A Pulitzer Prize winner’s “fascinating” account of the political battles that led to the end of the Papal States (Entertainment Weekly).
From a National Book Award–nominated author, this absorbing history chronicles the birth of modern Italy and the clandestine politics behind the Vatican’s last stand in the battle between the church and the newly created Italian state.
When Italy’s armies seized the Holy City and claimed it for the Italian capital, Pope Pius IX, outraged, retreated to the Vatican and declared himself a prisoner, calling on foreign powers to force the Italians out of Rome. The action set in motion decades of political intrigue that hinged on such fascinating characters as Garibaldi, King Viktor Emmanuel, Napoleon III, and Chancellor Bismarck.
Drawing on a wealth of secret documents long buried in the Vatican archives, David I. Kertzer reveals a fascinating story of outrageous accusations, mutual denunciations, and secret dealings that will leave readers hard-pressed to ever think of Italy, or the Vatican, in the same way again.
“A rousing tale of clerical skullduggery and topsy-turvy politics, laced with plenty of cross-border intrigue.” —Kirkus Reviews, starred review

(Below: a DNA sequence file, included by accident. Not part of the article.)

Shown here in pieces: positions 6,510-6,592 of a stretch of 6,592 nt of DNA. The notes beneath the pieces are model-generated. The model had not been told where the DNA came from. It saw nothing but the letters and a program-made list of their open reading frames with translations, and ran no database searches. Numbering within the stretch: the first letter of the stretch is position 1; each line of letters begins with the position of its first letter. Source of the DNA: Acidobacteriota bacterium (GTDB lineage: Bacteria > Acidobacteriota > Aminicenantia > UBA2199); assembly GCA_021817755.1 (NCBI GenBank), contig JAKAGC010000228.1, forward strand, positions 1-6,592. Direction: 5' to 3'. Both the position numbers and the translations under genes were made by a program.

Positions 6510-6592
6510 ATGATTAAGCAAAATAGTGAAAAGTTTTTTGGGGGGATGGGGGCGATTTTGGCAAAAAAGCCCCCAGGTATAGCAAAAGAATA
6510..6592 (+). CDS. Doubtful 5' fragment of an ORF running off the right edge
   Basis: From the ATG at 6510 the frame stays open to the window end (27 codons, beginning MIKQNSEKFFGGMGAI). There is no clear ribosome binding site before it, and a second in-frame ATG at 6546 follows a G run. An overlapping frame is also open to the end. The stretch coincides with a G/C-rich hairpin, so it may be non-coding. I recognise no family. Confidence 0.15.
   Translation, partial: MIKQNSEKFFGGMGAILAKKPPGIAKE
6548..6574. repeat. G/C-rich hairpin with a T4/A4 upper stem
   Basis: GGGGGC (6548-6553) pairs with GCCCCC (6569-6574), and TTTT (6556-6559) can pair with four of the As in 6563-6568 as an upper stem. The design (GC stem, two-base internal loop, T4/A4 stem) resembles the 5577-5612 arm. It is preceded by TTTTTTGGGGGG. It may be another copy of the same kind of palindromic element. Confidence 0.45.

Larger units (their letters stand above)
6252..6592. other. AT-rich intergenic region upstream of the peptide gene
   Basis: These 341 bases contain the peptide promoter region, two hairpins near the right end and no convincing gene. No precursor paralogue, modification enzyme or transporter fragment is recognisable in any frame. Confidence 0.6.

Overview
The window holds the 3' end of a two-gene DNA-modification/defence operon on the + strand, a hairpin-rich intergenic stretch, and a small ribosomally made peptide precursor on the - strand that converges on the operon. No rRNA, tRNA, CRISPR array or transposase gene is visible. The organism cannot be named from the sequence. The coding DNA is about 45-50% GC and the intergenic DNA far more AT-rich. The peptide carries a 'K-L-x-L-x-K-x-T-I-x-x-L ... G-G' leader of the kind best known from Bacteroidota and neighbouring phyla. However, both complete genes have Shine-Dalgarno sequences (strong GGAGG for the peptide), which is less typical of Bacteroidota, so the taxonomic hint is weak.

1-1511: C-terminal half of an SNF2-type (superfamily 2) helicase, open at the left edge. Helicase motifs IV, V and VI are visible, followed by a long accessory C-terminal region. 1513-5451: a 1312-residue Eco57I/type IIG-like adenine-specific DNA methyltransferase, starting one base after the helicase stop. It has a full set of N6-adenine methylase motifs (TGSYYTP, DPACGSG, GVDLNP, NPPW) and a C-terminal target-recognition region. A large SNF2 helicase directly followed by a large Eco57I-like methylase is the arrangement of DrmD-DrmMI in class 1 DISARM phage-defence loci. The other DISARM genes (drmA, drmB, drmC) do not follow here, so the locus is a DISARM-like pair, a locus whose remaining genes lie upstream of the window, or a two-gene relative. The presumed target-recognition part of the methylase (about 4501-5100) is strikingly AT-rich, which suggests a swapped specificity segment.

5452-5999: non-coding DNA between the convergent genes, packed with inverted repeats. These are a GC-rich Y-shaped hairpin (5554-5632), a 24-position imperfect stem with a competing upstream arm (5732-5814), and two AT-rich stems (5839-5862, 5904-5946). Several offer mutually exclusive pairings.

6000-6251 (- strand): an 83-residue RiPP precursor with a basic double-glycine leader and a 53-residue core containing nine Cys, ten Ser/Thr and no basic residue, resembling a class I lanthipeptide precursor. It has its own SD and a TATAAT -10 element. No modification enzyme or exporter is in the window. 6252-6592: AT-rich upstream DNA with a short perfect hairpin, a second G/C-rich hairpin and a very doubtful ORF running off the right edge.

“Kertzer once again proves himself a truly compelling historian.” —André Aciman
“Prisoner of the Vatican reads like exciting fiction. And it has astounding contemporary relevance.” —Alfred Uhry
“Kertzer’s careful scholarship and lucid writing make the human character of this religious institution quite clear.” —James Carroll
“Fascinating.” —Entertainment Weekly
“Lively . . . filled with telling anecdotes and colorful descriptions of the various characters involved in the struggle.” —America, the National Catholic Weekly
“Riveting and fast-paced . . . history writing at its best.” —Publishers Weekly, starred review
“A chilling and timely warning of what happens when religious power becomes synonymous with political power. If you love Italy, if you love Rome, this book is essential reading.” —John Guare
“As magically spellbinding as it is enlightening, replete with colorful characters and complex international and ecclesiastical politics and intrigue. Kertzer is a national treasure and his latest book another masterpiece.” —Kevin Madigan, Associate Professor, Harvard Divinity School
“This book is a gift to everyone who welcomes the emergence of buried history, and a boon to anyone who has ever wondered about the origins of the wonderful, tenuously unified place called modern Italy.” —Tracy Kidder